Abigail Fine is a music historian specializing in German and Austrian music culture of the nineteenth century. She received her PhD from the University of Chicago in 2017. Prior to her appointment at UO in 2019, she served on the faculty at the University of Hawai‘i at Mānoa. She teaches survey courses in nineteenth- and twentieth-century music and opera history, as well as cultural-historical seminars on material studies, canon-formation, memory, the ethics of staging, and celebrity.
In her research, Fine endeavors to put music-historical questions in dialogue with materials that lie at the margins of traditional musicology, such as visual ephemera, amateur lyric, keepsake albums, objects, and obscure print materials such as biofictional novels and feuilletons. Her current book project, under contract with the University of Chicago Press, explores how late nineteenth-century devotees coveted the earthly traces of composers (relics, shrines, pilgrimage sites) to cultivate new forms of material intimacy with Beethoven, Mozart, and others. She has published articles in 19th-Century Music and the Yale Journal of Music & Religion. Her current article projects question how the Albumblatt genre reflected popular material practices and debates about kitsch; how early accounts of Beethoven’s eccentricity might serve as documents in a broader history of manners; and how heritage preservation policies in late nineteenth-century Vienna informed the politics of musical prestige.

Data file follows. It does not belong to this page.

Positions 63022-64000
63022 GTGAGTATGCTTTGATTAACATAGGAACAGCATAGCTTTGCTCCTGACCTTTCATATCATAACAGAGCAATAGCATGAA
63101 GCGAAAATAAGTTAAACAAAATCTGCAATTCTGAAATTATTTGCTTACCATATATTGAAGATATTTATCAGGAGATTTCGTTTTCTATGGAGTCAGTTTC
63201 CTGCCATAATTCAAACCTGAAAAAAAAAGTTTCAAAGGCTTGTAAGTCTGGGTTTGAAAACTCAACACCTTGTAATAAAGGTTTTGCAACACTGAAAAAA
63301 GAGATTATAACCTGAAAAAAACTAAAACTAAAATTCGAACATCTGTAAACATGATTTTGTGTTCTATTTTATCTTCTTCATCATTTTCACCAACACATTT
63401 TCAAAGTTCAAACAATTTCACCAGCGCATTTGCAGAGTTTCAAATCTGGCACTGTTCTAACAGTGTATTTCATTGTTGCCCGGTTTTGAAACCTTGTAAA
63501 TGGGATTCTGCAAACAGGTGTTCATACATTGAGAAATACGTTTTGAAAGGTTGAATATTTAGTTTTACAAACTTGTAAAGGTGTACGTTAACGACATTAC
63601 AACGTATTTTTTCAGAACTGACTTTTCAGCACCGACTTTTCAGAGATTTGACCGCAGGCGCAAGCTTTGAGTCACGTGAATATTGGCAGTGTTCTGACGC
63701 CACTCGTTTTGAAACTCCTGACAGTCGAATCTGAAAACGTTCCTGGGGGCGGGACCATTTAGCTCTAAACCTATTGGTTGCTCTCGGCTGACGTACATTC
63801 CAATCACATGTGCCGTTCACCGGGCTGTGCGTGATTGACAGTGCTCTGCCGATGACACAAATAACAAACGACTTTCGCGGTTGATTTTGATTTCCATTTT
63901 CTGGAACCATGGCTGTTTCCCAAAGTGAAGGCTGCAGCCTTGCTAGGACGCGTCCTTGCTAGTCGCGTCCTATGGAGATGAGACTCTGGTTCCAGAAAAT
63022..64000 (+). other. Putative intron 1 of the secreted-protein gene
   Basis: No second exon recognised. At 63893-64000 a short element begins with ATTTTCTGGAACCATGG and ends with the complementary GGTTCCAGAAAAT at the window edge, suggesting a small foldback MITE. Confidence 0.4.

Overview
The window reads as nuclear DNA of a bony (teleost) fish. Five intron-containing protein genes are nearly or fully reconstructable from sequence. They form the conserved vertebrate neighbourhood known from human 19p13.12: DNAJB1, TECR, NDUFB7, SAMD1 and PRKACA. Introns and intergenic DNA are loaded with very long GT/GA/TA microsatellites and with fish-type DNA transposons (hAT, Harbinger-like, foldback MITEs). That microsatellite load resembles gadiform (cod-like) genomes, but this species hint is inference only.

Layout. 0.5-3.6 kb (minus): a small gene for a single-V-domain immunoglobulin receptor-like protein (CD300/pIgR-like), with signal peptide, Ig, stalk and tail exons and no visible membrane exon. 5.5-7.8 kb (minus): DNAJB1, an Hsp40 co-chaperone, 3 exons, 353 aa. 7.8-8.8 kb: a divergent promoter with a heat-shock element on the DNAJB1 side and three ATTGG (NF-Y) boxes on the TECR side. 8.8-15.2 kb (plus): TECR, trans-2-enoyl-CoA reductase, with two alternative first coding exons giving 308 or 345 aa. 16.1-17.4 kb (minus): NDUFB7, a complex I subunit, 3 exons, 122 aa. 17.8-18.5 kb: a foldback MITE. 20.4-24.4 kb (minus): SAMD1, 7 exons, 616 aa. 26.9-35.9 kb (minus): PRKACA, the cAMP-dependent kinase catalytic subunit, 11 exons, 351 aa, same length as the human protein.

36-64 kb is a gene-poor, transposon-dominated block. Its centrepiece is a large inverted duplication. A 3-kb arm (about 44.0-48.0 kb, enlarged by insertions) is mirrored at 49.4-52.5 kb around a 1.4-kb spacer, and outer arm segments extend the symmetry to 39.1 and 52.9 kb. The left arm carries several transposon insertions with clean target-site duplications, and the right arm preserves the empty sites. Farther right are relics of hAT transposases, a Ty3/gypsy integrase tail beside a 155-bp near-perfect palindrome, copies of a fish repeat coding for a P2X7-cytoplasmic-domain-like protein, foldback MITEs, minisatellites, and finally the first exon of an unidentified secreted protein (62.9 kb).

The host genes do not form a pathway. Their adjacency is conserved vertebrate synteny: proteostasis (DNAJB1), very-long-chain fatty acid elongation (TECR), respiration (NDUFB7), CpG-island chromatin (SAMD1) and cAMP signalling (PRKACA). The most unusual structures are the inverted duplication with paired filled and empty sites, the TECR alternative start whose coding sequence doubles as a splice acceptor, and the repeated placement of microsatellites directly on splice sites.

Fine welcomes MA and PhD applicants in musicology whose research interests intersect with her expertise in cultural studies, celebrity studies, German and Austrian studies, archival ephemera, biography and historiography, critical reception, and materiality, with a preference for advisees working on 19th-, 20th-, or 21st-century topics. Secondary areas of advising expertise include Jewish identities in Germany and Austria, memory and heritage studies, museology, history of tourism, visual studies, and late style criticism.
“Beethoven’s Mask and the Physiognomy of Late Style,” 19th-Century Music 43:3 (2020): 143-169. DOI: https://doi.org/10.1525/ncm.2020.43.3.143
“Assimilating to Art-Religion: Jewish Secularity and Edgar Zilsel’s Geniereligion (1918),” Yale Journal of Music & Religion, 6:2 (2020), Special Issue: Sound and Secularity, 10-32. DOI: https://doi.org/10.17132/2377-231X.1169